Ethnic differences exist in the associations of 25-hydroxyvitamin D [25(OH)D], parathyroid hormone (PTH) and calcium with important perinatal outcomes, according to a recent study published in the journal, Scientific Reports. Findings suggest a higher average 25(OH)D increases the risk for gestational hypertension in Pakistani women. In White British women, higher calcium concentrations increased the risk for gestational hypertension but reduced the risk for preterm birth.
The Born in Bradford cohort study included 476 White British and 534 Pakistani origin mother-offspring pairs. Maternal pregnancy concentrations of serum 25(OH)D, plasma PTH and serum calcium were evaluated at median 26.3 weeks of gestation. Associations between vitamin D, PTH and calcium with gestational hypertension, pre-eclampsia, caesarean section, preterm birth and small for gestational age were assessed.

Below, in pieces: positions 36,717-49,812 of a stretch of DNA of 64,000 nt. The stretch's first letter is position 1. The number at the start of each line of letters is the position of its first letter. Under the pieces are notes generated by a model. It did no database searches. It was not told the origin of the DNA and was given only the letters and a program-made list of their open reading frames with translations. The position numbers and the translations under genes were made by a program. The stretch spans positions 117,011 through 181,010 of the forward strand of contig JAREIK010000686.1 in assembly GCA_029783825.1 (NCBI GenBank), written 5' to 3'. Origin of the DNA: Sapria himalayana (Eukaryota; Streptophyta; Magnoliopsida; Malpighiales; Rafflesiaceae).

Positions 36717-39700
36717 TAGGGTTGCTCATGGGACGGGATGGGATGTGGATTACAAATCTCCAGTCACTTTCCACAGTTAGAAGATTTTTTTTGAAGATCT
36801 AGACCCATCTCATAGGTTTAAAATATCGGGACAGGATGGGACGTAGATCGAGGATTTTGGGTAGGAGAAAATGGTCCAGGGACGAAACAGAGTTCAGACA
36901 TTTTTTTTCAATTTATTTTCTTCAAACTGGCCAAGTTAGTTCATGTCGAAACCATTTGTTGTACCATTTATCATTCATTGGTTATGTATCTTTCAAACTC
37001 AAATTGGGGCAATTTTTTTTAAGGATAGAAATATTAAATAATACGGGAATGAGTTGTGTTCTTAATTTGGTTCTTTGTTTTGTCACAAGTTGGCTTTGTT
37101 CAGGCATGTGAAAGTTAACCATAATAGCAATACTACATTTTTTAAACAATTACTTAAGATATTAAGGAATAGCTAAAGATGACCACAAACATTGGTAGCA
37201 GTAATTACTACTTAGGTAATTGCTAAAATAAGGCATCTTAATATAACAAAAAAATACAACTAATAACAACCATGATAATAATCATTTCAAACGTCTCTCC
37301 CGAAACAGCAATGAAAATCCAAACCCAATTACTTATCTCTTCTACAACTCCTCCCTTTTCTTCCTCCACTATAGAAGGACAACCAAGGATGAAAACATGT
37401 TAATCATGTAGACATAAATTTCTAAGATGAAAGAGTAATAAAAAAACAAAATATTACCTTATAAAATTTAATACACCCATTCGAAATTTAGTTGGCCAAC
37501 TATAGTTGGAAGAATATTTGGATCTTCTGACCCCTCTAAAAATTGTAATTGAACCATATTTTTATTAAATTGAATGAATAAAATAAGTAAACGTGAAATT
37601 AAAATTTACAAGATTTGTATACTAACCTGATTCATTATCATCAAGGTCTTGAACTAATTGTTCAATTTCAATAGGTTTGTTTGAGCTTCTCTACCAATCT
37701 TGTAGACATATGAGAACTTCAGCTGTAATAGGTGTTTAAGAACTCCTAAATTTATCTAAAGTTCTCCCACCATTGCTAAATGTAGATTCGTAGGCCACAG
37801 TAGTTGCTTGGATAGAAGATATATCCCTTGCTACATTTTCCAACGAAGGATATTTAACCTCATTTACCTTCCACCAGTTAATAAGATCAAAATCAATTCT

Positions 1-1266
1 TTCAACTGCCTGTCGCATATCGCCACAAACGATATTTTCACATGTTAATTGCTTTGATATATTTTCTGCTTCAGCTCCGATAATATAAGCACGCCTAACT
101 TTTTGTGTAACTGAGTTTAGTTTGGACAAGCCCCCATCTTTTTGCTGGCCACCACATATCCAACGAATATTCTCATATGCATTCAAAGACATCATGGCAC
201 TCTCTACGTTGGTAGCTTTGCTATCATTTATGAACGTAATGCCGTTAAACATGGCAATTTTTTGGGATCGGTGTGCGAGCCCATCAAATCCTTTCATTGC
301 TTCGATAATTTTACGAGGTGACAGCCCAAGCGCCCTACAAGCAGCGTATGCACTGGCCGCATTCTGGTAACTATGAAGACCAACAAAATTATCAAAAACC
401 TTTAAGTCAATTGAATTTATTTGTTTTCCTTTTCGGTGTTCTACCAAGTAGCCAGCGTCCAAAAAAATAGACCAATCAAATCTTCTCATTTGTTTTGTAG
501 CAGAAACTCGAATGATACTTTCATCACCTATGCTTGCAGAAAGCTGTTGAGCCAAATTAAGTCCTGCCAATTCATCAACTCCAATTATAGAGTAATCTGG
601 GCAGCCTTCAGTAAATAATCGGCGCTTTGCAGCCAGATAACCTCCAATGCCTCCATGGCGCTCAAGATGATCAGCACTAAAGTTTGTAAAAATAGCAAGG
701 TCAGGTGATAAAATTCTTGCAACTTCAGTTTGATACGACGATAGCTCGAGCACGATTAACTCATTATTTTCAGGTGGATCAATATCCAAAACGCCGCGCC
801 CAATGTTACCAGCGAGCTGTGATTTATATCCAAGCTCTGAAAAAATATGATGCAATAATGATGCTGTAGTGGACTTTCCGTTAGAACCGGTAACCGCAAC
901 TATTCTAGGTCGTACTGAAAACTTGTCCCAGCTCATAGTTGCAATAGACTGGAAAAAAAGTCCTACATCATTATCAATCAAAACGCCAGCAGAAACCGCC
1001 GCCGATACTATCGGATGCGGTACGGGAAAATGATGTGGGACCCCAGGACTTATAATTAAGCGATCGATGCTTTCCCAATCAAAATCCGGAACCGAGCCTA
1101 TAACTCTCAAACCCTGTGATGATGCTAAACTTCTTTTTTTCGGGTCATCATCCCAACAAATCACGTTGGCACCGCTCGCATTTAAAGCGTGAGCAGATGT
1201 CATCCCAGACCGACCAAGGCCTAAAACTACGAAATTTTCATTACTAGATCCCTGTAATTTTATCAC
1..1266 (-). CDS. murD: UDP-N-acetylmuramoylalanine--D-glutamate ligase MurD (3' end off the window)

Pakistani vs White British women had lower 25(OH)D and higher PTH and similar calcium concentrations. Greater proportion of White British vs Pakistani women developed gestational hypertension, pre-eclampsia and had a caesarean or preterm birth. Delivery of a small for gestational age baby was more common in Pakistani women.
In Pakistani women, higher concentrations of 25(OH)D were associated with 60% increased odds of gestational hypertension (Pinteraction<.01 whereas higher pth levels were associated with relative reduction>interaction=.10). Strong statistical support for the ethnic difference was observed. In White British women, each 1 standard deviation increase in calcium concentration was associated with a 34% increase in developing gestational hypertension but a 33% reduction in the odds of preterm birth. However, there was no strong statistical support for any ethnic differences (Pinteraction≥1.0).
Authors conclude that magnitude or direction of associations between 25(OH)D, PTH and calcium with these outcomes differed between White British and Pakistani women. They call for future research examining these associations together with a range of perinatal outcomes for assessing the risk-benefit action of each.